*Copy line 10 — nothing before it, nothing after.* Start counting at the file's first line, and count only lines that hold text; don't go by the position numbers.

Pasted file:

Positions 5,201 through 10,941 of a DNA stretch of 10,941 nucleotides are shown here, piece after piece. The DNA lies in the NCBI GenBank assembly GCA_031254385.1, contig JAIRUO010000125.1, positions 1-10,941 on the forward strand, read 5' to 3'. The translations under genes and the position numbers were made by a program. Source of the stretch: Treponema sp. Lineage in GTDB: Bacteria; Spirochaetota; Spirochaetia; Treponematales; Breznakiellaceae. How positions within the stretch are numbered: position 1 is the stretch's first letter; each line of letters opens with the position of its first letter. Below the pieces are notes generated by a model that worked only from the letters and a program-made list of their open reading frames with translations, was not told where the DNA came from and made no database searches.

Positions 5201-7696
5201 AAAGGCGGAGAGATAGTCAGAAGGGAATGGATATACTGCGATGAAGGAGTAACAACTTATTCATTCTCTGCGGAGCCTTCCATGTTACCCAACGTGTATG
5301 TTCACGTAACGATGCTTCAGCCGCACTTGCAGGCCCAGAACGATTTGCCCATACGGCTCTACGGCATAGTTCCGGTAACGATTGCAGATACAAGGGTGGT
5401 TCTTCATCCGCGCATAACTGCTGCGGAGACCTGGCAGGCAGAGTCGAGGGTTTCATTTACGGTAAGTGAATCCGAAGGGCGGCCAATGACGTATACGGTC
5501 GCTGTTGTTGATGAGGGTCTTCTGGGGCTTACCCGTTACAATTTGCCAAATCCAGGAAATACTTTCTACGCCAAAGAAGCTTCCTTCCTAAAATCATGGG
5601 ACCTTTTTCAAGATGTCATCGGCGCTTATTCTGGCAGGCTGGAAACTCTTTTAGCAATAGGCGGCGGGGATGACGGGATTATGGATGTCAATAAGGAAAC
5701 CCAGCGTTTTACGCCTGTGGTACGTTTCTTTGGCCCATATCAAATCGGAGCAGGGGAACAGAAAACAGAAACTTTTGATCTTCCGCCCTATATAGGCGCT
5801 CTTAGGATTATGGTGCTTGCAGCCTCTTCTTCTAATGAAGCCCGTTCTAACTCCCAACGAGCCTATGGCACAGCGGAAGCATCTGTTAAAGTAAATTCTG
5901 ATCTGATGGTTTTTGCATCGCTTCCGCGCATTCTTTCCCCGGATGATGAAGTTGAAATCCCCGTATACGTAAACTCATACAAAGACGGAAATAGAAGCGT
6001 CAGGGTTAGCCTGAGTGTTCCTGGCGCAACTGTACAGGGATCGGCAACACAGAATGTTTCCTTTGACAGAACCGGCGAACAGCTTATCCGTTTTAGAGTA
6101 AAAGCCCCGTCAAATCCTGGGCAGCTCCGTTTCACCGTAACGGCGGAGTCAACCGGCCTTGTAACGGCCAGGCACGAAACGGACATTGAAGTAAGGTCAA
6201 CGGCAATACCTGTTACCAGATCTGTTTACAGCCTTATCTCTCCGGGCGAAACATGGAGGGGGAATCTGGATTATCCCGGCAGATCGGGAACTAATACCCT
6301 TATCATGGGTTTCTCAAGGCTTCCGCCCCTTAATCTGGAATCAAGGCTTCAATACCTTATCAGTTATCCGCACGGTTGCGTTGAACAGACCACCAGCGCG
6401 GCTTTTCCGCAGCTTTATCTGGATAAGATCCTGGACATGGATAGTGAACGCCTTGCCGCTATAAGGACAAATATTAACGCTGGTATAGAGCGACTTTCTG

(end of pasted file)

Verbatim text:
5901 ATCTGATGGTTTTTGCATCGCTTCCGCGCATTCTTTCCCCGGATGATGAAGTTGAAATCCCCGTATACGTAAACTCATACAAAGACGGAAATAGAAGCGT